Crédito: Pedro Inoue


Brazilian agency only spent 41% of environmental inspection budget

New report reviews the 3rd year of environmental havoc under Jair Bolsonaro and shows that what is missing is not money, but the will to fight deforestation

01.02.2022 |


It was not for lack of resources for environmental enforcement that the Brazilian government let deforestation rise in the Amazon for the third year in a row in 2021. A report by the Climate Observatory (Observatório do Clima) published today shows that Ibama, Brazil’s federal environmental agency had at its disposal last year R$ 219 million (US$ 42 million), but only verified (spent) 41% of that amount, or R$ 88 million. In the governments before Bolsonaro, Ibama used to verify between 86% and 92% of the resources for inspection.

Since the verification reflects actual work done, the low number shows that the government did not take advantage of the extra funds for inspection it obtained from Congress in 2021 to expand the number of field inspection operations. Most of the resources shall only be spent in 2022.

The report is part of a series that OC has been publishing since 2019 on the state of environmental policy in Brazil under the Bolsonaro regime. Based on public data about Ibama’s budget, fines, and embargoes, the document concludes that, last year, there was no lack of resources to inspect environmental crimes; there was a lack of will.

The number of infraction notices drawn for crimes against the flora (deforestation), once again, was the lowest in two decades in 2021 – 40% below the average of the decade before the current government. The number of property embargoes fell 70% compared to 2018. Embargoes are one of the most efficient instruments against deforestation, since embargoed areas cannot sell meat or soybeans, nor take credit in public banks.

Bolsonaro himself has already boasted last month that his government has reduced “by 80% (sic) the number of fines (sic),” making it clear to those who still had doubts that the dismantling of environmental enforcement is done by design, not accident.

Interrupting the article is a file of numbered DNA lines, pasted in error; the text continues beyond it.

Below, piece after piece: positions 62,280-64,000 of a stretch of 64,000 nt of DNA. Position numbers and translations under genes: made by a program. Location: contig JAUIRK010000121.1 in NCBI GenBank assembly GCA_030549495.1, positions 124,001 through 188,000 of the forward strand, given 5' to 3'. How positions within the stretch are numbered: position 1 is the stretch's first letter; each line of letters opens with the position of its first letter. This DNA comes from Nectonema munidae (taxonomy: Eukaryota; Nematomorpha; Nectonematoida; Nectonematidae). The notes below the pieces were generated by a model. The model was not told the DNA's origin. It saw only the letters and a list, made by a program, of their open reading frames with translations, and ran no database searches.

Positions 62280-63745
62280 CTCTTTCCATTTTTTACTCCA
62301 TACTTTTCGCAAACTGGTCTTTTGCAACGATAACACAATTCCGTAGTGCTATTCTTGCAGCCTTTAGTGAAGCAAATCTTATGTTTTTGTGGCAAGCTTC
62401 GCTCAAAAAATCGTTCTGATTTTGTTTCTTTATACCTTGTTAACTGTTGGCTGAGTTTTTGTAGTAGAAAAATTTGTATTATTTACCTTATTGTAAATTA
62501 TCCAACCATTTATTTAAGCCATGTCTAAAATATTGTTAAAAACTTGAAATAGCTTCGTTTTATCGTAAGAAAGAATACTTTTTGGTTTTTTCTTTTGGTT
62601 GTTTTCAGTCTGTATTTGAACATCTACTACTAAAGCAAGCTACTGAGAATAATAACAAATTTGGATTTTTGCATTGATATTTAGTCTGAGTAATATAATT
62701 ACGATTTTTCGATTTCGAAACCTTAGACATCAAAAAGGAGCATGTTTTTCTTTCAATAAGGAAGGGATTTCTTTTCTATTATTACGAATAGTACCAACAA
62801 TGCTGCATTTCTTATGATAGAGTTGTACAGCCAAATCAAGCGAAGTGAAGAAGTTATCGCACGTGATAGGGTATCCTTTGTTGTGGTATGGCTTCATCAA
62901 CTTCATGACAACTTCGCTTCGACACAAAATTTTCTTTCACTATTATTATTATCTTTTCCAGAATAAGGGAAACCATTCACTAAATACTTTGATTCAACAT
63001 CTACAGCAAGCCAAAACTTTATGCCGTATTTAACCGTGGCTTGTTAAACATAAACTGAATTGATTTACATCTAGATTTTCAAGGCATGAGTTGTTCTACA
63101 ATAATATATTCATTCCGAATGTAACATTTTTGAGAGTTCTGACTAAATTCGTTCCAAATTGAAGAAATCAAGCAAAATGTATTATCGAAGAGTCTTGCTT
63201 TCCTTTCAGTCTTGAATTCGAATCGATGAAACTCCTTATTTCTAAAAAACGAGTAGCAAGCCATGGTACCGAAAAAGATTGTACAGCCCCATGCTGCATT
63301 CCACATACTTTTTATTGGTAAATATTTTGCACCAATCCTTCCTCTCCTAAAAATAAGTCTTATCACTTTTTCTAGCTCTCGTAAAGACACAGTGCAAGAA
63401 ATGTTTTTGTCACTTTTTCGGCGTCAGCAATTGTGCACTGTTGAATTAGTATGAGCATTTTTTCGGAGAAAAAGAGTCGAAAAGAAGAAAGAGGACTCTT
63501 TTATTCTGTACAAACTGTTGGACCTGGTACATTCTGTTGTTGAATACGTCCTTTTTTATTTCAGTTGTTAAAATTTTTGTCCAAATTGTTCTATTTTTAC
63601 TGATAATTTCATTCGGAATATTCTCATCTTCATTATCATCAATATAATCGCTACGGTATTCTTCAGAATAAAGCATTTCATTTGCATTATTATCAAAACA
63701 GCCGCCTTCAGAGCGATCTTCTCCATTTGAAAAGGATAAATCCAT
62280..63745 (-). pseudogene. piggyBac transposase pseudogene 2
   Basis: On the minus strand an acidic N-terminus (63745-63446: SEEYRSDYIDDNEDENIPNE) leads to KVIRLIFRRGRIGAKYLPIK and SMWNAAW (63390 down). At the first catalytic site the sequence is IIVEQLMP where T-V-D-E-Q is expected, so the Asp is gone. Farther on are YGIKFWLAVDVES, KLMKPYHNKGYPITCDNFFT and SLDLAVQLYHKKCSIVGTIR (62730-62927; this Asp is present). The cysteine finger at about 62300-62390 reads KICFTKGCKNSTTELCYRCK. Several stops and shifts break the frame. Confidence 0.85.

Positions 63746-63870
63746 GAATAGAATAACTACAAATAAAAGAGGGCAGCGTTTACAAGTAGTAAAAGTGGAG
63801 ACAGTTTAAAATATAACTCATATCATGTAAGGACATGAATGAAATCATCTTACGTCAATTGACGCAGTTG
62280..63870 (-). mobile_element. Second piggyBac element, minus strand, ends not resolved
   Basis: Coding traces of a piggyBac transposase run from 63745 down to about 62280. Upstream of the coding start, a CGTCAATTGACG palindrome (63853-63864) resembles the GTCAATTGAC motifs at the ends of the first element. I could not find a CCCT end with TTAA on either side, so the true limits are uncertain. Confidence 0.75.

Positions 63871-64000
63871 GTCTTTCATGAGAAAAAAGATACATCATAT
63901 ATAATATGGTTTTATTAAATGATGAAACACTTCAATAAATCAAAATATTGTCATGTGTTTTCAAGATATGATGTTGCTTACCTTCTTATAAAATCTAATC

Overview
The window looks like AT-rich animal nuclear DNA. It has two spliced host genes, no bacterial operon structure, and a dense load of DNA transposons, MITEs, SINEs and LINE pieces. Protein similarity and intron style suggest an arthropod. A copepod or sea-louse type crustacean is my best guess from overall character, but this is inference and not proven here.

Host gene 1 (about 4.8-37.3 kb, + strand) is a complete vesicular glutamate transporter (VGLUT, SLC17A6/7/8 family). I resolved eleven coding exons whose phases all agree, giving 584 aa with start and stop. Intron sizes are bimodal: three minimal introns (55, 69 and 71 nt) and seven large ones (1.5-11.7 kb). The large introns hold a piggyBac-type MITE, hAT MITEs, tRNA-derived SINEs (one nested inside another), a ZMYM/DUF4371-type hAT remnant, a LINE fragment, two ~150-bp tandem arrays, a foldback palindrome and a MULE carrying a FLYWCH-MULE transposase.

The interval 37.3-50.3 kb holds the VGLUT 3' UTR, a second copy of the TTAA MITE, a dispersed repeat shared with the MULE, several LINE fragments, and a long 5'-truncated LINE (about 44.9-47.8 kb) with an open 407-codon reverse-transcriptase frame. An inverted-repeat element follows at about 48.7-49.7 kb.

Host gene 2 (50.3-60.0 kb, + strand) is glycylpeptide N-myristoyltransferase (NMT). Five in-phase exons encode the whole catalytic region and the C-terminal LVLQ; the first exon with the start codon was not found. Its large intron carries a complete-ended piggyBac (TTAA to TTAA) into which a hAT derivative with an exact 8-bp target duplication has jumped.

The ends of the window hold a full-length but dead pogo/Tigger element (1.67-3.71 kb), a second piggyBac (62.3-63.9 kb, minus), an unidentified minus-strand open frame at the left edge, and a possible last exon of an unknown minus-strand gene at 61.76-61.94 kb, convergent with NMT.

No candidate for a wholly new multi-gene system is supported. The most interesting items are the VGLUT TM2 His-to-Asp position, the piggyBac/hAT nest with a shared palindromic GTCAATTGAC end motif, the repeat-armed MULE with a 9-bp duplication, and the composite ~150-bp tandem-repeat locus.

Unfortunately for Bolsonaro, nobody has any doubts anymore. The OC report shows how the implosion of Brazilian environmental governance, whose epitome was the expression “pushing the whole lot through”, by former minister Ricardo Salles, reverted in 2021 into the broad discredit of the Bolsonaro regime over this agenda – both at home and abroad.

International agreements are frozen, investors perceive Brazil as a liability, European retailers boycott Brazilian products, and the official Brazilian representation at COP26, the climate conference in Glasgow, was sidelined. The interruption of the negotiations between the USA and Brazil for a financial agreement on forests in April, after 15 American senators expressed their opposition in a letter to Joe Biden, was a powerful signal of discredit. Europe is now discussing legislation to ban commodities produced in deforested areas – and it will be the buyers who will certify the origin of the product, no longer the Brazilian government.

The report also lists the threats that still hang over the environment in the dying months of the Bolsonaro government. After the election of Arthur Lira as Speaker of the House, environmental de-regulation shifted gears in Congress: a string of bills aims to further weaken – irreversibly – the socio-environmental rights in the country. Three of them, the amnesty to land grabbing, the virtual extinction of environmental licensing, and the weakening of pesticide controls have already passed the House and may be tabled at any moment in the Senate, starting this month. Other projects of the so-called “death combo”, among them one that liberates hunting of wild animals and two that destroy indigenous rights, are under analysis in the House.

At the end of last year, the environment has already suffered three important legislative defeats: the municipalization of the urban permanent preservation areas, which are no longer regulated by the Forest Code; the incentive to mineral coal until 2040; and the privatization of Eletrobras, which will add 8.5 gigawatts of new natural gas in the Brazilian energy mix. The immense mobilization of civil society prevented further damage from other bills.

“This report shows with numbers, as if this still needed confirmation, that Bolsonaro has fulfilled his campaign promise to destroy environmental governance in the country, and the bill is starting to arrive for all of society,” says Suely Araújo, senior public policy specialist at OC and a coauthor of the document. “The coming months will be especially dangerous, because parliamentarians allied to Bolsonaro will try to crown the dismantling by promoting legislative changes, which are irreversible. Brazilian society and Brazil’s international partners need to be very vigilant.”

About the Observatório do Clima – Founded in 2002, it is the main Brazilian civil society network on the climate agenda, with 70 member organizations, including environmental NGOs, research institutes and social movements. Its goal is to help build a decarbonized, egalitarian, prosperous and sustainable Brazil, in the fight against the climate crisis. Since 2013 the OC has published the SEEG, the annual estimate of Brazil’s greenhouse gas emissions.

Press Contact

Solange A. Barreira – Observatório do Clima

[email protected]

+ 55 11 9 8108-7272


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